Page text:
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Beauty in the ordinary
Even if you've never heard of Michael Craig-Martin, you would have seen him. Or rather, his art - the vivid, Warholian images of everything from coffee cups to iPhones, rendered in an eye-popping blaze of technicolour.
The conceptual artist and painter's first claim to fame is as Damien Hirst and Gary Hume's tutor at Goldsmiths College in London in the 1980s, inspiring their generation of Young British Artists (YBAs). But his legacy will be the deceptively simple graphic style that he developed and is now synonymous with - taking seemingly mundane objects and imbuing them with powerful imagery and posterity.
That imagery is all around the Gallery Hyundai in Seoul, where the 76-year-old Craig-Martin is holding his latest exhibition, All in All. This is the largest showing of his works since his 2015 show at London's Serpentine Gallery and features his signature stylised paintings of commonplace objects.
"This exhibition is a culmination of a few different strands of work that I've been dealing with in recent years," says Craig-Martin, his normally twinkling eyes turning serious for a moment. "As you get older as an artist, there's a sense of focus and clarity that comes with the passing of time. This exhibition shows that very clearly."
The significance he places on the mundane might seem odd but for Craig-Martin, these seemingly banal objects have an important purpose. "It became clear to me that it was impossible to talk about daily life without talking about these objects. They are the most ubiquitous part of everyday life," he explains.
He started drawing and painting everyday objects in the 1970s. An unintended consequence of this is that, with time, his practice has taken on an archaeological dimension. His earlier works are like time capsules, featuring objects like cassette tapes that have gradually become obscure over time. "I set out with this as an aim but without realising it, I have been the recorder of the histories of objects - of the things that come and go and the evolutions that happen with society that cause transformations in our objects."
Craig-Martin was born in Ireland and spent his earliest years in Britain during World War II. His family soon moved to the United States when his father got a job there. He spent his growing years there, acquiring an American twang in the process. He eventually studied Fine Art at the Yale School of Art and Architecture in the 1960s. That was the same time that pop art and minimalism were taking off, and the movements would prove to have a lasting impact on his practice.
Craig-Martin's graphic style and visual vocabulary can be easily traced back to a Warholian brand of pop art. But it makes his riotous works resoundingly maximalist, standing in stark contrast to the austere works of minimalists like Donald Judd.
"I know it doesn't seem intuitive at first, but my work is very influenced by the principles of minimalism," he explains. "I want to create a physical experience for the viewer where they feel the work not just with their eyes but with their whole bodies in relation to it."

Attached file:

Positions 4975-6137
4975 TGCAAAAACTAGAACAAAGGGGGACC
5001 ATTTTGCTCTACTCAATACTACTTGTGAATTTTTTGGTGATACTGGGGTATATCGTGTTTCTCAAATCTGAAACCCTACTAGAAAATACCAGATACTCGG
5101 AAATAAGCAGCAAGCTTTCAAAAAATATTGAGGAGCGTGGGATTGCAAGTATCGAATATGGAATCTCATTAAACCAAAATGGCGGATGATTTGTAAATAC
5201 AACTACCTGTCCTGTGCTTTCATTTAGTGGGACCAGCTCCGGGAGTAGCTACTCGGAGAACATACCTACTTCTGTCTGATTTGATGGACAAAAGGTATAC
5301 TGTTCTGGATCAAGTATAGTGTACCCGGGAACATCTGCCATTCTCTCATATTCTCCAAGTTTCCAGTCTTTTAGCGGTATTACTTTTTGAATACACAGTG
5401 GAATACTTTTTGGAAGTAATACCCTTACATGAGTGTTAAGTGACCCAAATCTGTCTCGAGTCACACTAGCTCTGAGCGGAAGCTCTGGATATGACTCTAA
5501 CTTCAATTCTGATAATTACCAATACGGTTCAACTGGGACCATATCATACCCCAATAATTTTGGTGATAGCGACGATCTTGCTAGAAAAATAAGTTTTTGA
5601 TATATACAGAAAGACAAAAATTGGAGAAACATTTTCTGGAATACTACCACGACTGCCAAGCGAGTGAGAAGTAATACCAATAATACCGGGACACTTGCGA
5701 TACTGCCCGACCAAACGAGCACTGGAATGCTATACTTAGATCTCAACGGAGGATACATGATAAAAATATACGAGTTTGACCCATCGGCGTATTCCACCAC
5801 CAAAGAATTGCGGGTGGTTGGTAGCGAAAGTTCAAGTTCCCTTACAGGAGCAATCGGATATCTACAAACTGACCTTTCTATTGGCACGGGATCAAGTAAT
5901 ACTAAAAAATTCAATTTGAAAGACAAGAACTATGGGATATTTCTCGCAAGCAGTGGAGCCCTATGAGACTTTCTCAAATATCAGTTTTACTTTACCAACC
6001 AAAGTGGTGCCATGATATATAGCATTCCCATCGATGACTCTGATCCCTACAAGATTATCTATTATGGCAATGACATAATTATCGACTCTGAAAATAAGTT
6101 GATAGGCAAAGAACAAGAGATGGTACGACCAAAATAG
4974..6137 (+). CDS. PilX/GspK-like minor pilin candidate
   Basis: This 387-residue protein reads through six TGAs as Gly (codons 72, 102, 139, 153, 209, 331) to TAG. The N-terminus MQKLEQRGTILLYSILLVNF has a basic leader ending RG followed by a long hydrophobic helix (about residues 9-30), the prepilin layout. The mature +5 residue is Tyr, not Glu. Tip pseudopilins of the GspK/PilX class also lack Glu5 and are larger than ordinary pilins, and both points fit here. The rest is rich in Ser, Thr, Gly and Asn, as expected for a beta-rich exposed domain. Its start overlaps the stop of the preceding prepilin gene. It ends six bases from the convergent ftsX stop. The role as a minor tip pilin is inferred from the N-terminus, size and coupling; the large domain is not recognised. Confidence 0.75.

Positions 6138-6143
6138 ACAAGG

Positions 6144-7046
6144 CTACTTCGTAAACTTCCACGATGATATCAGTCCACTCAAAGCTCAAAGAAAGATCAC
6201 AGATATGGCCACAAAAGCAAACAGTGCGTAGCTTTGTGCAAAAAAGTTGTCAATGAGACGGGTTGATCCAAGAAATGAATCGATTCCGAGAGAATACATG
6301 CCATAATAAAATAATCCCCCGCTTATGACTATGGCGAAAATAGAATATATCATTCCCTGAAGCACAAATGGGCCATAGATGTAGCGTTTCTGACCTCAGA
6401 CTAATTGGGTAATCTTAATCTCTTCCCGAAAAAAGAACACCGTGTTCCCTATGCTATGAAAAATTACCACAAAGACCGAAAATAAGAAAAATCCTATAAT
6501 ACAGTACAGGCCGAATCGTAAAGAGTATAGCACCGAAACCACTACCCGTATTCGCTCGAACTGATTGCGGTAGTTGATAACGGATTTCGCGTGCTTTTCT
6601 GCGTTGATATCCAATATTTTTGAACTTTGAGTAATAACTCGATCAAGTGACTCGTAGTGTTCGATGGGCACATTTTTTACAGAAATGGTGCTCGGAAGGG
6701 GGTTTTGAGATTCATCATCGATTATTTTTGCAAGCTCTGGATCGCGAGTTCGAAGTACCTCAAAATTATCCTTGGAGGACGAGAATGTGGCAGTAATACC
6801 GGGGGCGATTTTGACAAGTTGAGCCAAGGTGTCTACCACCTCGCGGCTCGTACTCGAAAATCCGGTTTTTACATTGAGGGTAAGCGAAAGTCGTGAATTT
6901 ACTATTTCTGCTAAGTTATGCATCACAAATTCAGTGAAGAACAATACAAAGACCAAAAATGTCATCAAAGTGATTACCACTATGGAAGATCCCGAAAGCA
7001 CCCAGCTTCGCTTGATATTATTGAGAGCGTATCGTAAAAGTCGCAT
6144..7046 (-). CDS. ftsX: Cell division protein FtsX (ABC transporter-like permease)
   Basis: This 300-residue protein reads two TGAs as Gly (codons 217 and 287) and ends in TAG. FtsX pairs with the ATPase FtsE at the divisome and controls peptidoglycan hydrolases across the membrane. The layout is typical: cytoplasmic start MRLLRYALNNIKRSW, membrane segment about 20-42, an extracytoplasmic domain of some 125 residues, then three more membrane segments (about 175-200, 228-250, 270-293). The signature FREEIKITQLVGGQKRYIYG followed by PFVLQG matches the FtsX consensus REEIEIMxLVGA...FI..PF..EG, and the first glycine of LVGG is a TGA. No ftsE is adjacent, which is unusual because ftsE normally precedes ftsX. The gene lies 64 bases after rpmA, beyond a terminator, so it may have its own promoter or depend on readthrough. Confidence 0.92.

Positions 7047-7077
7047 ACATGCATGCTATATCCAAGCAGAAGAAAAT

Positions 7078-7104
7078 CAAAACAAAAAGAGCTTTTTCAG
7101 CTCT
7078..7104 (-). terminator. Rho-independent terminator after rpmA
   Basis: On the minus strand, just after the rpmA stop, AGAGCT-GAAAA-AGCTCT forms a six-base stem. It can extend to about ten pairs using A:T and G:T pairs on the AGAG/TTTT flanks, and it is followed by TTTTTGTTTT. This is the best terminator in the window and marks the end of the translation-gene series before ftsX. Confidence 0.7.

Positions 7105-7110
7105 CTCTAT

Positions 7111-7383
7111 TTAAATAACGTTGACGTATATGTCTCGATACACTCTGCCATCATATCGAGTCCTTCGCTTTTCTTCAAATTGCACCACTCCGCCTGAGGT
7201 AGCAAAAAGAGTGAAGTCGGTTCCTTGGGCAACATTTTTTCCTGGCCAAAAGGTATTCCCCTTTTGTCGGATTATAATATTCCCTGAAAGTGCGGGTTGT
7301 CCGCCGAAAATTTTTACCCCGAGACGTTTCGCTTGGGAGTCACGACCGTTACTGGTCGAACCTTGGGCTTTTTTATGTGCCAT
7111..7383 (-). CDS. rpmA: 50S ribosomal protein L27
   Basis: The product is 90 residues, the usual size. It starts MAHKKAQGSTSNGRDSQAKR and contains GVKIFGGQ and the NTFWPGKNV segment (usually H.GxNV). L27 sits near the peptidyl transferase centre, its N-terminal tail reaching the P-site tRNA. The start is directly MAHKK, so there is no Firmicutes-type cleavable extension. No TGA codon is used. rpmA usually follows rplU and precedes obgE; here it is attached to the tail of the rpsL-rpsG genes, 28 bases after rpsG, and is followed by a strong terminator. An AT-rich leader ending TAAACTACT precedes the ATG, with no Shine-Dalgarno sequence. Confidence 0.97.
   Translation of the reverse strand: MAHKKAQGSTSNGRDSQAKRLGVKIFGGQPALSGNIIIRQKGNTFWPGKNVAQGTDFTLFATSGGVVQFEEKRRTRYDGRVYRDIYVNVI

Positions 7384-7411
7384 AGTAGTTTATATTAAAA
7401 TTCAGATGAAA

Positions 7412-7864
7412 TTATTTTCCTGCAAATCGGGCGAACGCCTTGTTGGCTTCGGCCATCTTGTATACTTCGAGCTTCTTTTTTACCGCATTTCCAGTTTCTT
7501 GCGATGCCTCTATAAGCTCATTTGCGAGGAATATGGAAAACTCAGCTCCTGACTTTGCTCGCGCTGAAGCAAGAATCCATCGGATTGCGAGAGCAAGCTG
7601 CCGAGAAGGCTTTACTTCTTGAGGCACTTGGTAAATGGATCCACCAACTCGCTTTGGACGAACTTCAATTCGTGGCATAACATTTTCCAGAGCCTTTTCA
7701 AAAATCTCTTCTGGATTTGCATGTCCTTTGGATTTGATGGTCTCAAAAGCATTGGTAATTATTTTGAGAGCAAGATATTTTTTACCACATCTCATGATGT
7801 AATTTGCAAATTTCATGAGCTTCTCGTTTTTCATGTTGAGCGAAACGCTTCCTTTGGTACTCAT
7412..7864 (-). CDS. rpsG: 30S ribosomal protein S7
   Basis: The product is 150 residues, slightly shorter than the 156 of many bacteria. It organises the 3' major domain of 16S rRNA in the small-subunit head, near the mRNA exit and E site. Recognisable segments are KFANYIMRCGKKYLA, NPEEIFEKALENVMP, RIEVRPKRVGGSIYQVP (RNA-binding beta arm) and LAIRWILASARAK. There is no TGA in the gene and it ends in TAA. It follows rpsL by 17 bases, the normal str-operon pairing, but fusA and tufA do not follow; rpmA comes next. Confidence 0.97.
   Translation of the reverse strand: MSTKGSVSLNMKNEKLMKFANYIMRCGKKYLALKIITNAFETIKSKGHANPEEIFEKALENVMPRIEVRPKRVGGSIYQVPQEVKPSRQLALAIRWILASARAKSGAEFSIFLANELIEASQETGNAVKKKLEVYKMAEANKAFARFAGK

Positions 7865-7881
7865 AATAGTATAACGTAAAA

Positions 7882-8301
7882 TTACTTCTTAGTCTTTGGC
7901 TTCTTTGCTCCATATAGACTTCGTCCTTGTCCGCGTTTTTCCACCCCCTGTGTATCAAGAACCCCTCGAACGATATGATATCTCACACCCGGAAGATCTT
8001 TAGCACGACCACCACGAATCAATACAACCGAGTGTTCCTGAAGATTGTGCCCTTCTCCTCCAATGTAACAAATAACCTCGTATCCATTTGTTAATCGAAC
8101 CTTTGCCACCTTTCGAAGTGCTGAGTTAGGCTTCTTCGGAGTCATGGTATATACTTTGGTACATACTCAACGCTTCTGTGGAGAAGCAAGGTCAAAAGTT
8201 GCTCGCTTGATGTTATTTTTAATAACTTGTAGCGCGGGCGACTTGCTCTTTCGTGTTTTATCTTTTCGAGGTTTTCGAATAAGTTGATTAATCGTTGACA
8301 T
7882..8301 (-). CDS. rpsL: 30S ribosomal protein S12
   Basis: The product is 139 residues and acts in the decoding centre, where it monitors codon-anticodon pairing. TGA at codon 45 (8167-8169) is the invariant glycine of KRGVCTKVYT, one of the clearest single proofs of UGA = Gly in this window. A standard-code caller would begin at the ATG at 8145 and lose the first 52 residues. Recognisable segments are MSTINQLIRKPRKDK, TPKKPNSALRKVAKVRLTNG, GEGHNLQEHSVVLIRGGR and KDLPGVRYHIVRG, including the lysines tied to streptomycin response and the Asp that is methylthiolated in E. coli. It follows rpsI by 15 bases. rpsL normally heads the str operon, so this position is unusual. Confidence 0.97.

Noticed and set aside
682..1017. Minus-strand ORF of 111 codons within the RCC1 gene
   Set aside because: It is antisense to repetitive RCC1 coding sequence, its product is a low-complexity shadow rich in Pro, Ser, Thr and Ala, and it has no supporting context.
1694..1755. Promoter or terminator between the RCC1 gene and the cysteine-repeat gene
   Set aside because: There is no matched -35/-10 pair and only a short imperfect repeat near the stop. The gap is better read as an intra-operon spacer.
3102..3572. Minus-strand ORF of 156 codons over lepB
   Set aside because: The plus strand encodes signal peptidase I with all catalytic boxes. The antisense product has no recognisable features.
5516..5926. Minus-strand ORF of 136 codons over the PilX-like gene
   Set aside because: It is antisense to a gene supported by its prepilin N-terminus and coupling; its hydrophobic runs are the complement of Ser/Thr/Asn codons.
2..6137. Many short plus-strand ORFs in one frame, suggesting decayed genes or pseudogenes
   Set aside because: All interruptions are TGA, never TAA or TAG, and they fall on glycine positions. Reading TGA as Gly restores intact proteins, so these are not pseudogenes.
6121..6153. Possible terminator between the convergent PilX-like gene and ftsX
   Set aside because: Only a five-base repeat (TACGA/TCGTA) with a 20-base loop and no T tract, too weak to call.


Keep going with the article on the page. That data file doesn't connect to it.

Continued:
Not for him the notion of paintings as something with hidden messages that require art history degrees to decipher.
"That's why I want my paintings to be so vivid, so clear and so unambiguous. I don't want you to ask: 'What does it mean?' I want you to be forced into a moment of confrontation. It's ironic that as the world seems to become only more visual with the Internet, our ability to look at things is diminishing. We use our eyes more and more but we're finding it harder and harder to look. In a world full of distraction, I'm trying to say: 'Here is a still moment - this moment.' I want them to appreciate it and be present in the now."
In these troubled times, Craig-Martin's colourful works are exuberant celebrations of the little things meant to be experienced and enjoyed for what they are. They are intended to be a reminder of looking at the present moment and finding the significance in what is already around us. "The meaning of life is right here. It's not at the top of the mountain. It's right in front of your face, but the trouble is that it's often the hardest place to focus."
Even so, Craig-Martin's work has not always been critically acclaimed. Halfway through the interview, he pulls out his 2015 book, On Being An Artist, and flips to a chapter where he has recorded every bit of criticism ever slung at him. He reads out the whole list, his lined face crinkling as he laughs his deep belly laugh. "I love this one! Number 608 (out of 612) in Tatler's list of "People who really matter", he guffaws. "I've been called a lot of things and it used to hurt but now I just think, hey at least I'm more important than four other people! Could have been worse!"
When he was a teenager, "I wanted to be Samuel Beckett. He was also born in Ireland, and he was epitome of post-war, high-minded, dark angst. But I was growing up in an American suburb in the 1950s and about as far away in my life experience from Beckett as you could imagine. It took me a long time to realise that you don't respect a hero by copying them. They didn't do that. They just did what they needed to do."
He adds: "All my teaching subsequently was based on that idea - that a person can only do what they can do. There's nothing you can do but - and I hate the saying but it's true - to be your own best self. To do that you have to trust yourself and respect your own abilities. You can only be who you are and do what you do."